YBA Integré integrated amplifier Page 2
There are some great integrated amps from England. The Creek stuff—better than it's ever been. The Audiolab 8000S, which I have in my listening room now, imported by Dave Lang of Artech—a killer of a line-level integrated for $995. The Myriad MI-120, now being imported (influxed?) by Michael Zeugin of Audio Influx. The Musical Fidelity E10 and A-1000, which Audio Advisor is bringing in. Have you heard any of this stuff? You should!
The YBA gear is priced somewhat higher, but it's very much in the European spirit of less often being more. Smaller size. Shorter signal paths. Fewer components, so the designer can tweak them to pieces and make them of the highest quality. No changing models every year—evolution rather than revolution.
YBA, as you may know, are the initials of Yves-Bernard André. He and his wife (his épouse, according to his poorly translated English-language product brochure) Ariane Morin founded their firm, Phlox Electronique, a decade ago. What Jadis is to French tube gear, YBA is to solid-state. Together, the two marques are the best known names in French high-end electronics.
And what YBA (and Jadis) equipment do the French and other Europeans buy?
A big seller is that 50Wpc YBA Integré that so impressed the Brass Ear and me at HI-FI '96. For Jadis, big sellers in Europe include their DA30 and DA60 integrated amps. The little DA30 looks exquisite, has enough power (30Wpc) to drive most European speakers in most European rooms, and sells big in Europe, especially in Germany.
Get this. Some of the reviewers of Haute Fidélité, France's classiest hi-fi rag, actually use the Jadis DA30 and/or YBA Integré as references.
You should be able to drive a speaker with 30Wpc of tube power or 50W solid-state. And with most of the speakers reviewed in Haute Fidélité, you apparently can. 90dB sensitive. 92dB sensitive. Even 8 ohm loads. Judging by the enthusiasm of the reviews, the sound doesn't seem to suffer. Why can't more American speaker manufacturers make efficient, easy-to-drive speakers? Why do American-made speakers have to suck up so much power? To sell more Krell?
What am I getting at?
You do have alternatives. You don't have to get caught up in the hi-fi rat race and go broke trading in your equipment every year. You don't have to alienate your wife with power amps on the living-room rug. You don't have to let your hi-fi intrude upon your living space or your life. And you can still have great sound. The Europeans prove it.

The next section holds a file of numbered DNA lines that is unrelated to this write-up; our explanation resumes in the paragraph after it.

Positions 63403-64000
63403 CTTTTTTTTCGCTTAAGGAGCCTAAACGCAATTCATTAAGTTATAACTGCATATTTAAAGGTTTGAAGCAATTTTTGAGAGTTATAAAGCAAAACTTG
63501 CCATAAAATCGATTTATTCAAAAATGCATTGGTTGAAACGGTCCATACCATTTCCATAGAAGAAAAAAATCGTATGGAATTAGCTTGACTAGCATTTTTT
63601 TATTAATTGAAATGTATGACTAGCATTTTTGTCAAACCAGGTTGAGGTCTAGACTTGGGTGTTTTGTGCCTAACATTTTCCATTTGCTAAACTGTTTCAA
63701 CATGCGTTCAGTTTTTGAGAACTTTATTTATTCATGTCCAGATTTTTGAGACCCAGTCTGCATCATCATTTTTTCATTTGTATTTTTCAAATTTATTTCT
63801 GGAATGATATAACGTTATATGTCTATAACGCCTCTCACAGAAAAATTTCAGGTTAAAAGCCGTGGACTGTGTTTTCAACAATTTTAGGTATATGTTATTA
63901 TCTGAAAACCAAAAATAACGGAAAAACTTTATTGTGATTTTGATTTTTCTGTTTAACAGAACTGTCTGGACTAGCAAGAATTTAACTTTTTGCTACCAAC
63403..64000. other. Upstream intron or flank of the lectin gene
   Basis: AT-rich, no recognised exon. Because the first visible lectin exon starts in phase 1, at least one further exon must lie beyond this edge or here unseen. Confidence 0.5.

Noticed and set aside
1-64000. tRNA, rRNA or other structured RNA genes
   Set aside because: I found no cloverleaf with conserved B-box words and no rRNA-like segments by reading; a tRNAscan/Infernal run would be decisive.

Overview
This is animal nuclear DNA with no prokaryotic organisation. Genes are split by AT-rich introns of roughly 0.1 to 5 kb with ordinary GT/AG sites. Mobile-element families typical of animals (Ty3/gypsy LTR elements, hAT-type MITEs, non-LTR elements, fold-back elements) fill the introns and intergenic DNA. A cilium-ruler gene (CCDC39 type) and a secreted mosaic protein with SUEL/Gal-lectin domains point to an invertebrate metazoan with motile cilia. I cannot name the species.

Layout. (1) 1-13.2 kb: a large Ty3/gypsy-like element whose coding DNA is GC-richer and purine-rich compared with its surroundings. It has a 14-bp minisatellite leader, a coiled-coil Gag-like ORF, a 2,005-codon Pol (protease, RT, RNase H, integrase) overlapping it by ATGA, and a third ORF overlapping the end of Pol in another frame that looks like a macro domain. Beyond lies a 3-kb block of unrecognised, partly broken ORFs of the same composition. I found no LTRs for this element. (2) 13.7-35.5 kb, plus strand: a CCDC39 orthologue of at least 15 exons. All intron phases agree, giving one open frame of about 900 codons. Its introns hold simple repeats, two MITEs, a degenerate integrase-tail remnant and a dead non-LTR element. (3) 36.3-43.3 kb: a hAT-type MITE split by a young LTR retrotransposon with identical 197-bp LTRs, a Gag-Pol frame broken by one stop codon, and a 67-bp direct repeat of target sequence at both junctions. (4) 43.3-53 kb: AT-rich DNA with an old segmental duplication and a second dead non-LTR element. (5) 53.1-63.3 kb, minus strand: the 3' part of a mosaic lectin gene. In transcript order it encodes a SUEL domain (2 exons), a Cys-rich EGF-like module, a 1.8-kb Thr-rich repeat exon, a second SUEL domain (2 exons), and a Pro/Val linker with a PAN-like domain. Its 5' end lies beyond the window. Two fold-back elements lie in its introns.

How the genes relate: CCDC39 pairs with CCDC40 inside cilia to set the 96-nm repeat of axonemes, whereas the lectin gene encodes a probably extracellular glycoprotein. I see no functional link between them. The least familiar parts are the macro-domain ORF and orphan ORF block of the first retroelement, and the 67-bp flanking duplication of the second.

Never mind "balls to the wall."
Like I said about the YBA gear, it's more expensive than the run of the Creek, Audiolab, or Musical Fidelity gear. What you get for your money is superb build quality, exquisite cosmetics, upgradeable products that don't become obsolete, and superior sound—so long as you choose a sensible pair of speakers (preferably something British or French) (footnote 1).
You can't expect even the "high current" versions of the YBA power amps to do the "balls to the wall" thing that massively overbuilt American amps do. I proved this to myself once by trying a YBA 1 power amp on a pair of huge, current-guzzling American speakers. The amp didn't do dynamics as well as Krell. The question is, why are you bothering with huge, current-guzzling American speakers in the first place?
Cherchez le switch!
Like the CD 3, the YBA Integré is quirky.
The first challenge is to find the on/off switch. Is it where the on/off switch is for the CD 3—behind the badge on the faceplate? Ah...non. Cherchez le switch!
Footnote 1: Fortunately, more French speakers are making their way into North America. The industrious M. Jacques is importing JMlab. Frank Garbie, the Jadis importer, is leading the way with Cabasse. And speakers from Triangle Electroacoustique, France's third-largest speaker manufacturer, have just become available in the US from Richard Kohlruss of Hi-Fi Forum. Watch this column for a French speakerfest.